Dealing with damp FAQs: Dealing with damp
What is a damp-proof course?
The walls of houses generally have a barrier in them to stop rising damp. This is often a horizontal, plastic or slate strip in the wall.
I don’t know what kind of damp I have – what should I do?
If you've had a look at 'What kind of damp is affecting my home?' and can't work out where your damp problem is coming from, you will need some expert advice from a damp-proofing company, independent damp specialist, builder or surveyor.
Before you call out a damp-proofing company, make sure you take a look at 'How much does it cost to repair damp?' to see the results of our undercover investigation which found some damp-proofing companies recommending unnecessary work.
Which? members can find recommended builders, surveyors and specialist damp firms in their area by visiting Which? Local.
Can I get good damp advice from a free survey?
We did see some good practice in our damp-proofing investigation, but overall in two thirds of cases the companies recommended unnecessary or inappropriate treatment, or missed the problem completely, according to our three damp experts.
If you are considering getting a ‘free survey’ done, make sure you get at least three companies to come to your property and quote for the work before you choose the best deal. If there are inconsistencies in the type of work recommended, or if you are concerned that the companies may be recommending unnecessary treatment, consider getting an independent damp specialist to assess your home.
An independent damp specialist will have no vested interest in recommending unnecessary work so can give you an unbiased opinion on what kind of remedial treatment is necessary - however this could cost between £100 and £750.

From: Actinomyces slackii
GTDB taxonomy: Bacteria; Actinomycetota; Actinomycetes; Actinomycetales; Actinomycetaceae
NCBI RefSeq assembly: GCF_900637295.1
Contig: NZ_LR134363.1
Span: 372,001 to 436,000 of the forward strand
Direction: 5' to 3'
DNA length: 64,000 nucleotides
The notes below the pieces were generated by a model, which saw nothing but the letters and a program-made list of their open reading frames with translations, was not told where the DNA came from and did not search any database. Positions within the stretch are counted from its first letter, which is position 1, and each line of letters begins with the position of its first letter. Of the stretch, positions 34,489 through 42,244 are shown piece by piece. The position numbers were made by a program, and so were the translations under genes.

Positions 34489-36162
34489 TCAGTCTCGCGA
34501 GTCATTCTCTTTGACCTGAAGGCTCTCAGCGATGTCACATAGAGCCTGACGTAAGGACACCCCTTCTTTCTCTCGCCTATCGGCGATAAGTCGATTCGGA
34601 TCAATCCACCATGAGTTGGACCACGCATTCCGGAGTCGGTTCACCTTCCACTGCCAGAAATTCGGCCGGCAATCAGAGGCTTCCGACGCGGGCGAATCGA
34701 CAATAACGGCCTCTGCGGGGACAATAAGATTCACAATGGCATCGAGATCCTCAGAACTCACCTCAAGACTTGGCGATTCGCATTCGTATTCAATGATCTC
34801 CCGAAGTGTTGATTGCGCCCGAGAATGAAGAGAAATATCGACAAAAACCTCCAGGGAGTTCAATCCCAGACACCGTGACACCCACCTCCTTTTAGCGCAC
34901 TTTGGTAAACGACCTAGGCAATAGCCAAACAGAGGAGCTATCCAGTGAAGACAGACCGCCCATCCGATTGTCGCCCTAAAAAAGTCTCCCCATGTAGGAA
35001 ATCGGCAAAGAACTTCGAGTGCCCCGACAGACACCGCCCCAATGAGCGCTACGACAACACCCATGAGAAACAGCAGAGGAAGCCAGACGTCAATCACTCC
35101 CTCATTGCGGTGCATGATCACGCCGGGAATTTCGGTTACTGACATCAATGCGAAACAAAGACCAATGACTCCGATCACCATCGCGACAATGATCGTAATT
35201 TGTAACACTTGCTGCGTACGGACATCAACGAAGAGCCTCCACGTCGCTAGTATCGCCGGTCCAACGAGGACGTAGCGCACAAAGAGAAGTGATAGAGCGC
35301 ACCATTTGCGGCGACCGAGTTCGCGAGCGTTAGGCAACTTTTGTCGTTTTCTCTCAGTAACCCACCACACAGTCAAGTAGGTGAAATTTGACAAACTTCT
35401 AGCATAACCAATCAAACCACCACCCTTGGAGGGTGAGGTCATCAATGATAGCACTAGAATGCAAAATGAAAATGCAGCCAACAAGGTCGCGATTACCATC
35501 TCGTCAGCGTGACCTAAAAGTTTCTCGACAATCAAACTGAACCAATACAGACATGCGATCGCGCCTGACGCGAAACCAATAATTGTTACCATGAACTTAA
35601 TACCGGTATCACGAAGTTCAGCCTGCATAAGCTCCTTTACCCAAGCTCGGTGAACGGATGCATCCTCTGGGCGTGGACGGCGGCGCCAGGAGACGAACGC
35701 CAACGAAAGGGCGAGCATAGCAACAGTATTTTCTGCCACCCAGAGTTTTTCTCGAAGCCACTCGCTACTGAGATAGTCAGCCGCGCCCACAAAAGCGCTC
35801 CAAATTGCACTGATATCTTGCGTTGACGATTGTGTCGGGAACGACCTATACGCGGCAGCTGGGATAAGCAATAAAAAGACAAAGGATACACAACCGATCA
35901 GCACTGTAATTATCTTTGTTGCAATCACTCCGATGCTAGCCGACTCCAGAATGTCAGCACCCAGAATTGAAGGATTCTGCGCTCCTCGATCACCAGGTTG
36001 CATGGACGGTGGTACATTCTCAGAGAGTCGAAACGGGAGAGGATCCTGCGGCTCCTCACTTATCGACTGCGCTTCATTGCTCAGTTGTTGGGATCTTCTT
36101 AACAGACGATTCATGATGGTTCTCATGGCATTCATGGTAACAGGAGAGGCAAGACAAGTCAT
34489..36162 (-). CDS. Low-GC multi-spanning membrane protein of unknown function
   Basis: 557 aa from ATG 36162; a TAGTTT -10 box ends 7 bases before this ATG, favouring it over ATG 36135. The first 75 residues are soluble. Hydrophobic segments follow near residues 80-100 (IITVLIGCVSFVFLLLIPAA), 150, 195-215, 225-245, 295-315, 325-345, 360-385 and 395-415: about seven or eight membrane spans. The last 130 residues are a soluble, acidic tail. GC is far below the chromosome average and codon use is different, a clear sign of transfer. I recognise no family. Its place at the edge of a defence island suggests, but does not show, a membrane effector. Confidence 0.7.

Is damp-proofing work guaranteed?
Most companies offer a guarantee - find out what's included in the price or available at an extra cost. Property Care Association members may also offer an additional insurance-backed guarantee that will cover you if the company goes bust.
How can I ensure my damp-proof course continues to work?
Generally, a damp proof course should look after itself. However you can avoid causing problems by ensuring the external ground level remains 150mm (6in) below it, preventing bridging it with internal or external plaster coats and ensuring that if any building alterations happen that it’s repaired.
I asked a builder to fix my damp problem. They installed a new damp-proof course at great expense and the damp continues. A new surveyor has told me I have penetrating damp so the work was unnecessary. What should I do?
Under the Supply of Goods and Services Act 1982, the service should be provided using ‘reasonable care and skill’. As the work they did was unnecessary they've failed to do this and are therefore in breach of contract. However, you will need to prove that this is the case - this is usually done by involving an expert agreed upon by you and the company to assess whether the work was necessary. If the expert agrees the work was unnecessary you can claim back money spent on the work - you may need to take them to the small claims court to achieve this. For more information see our guide to dealing with dodgy builders.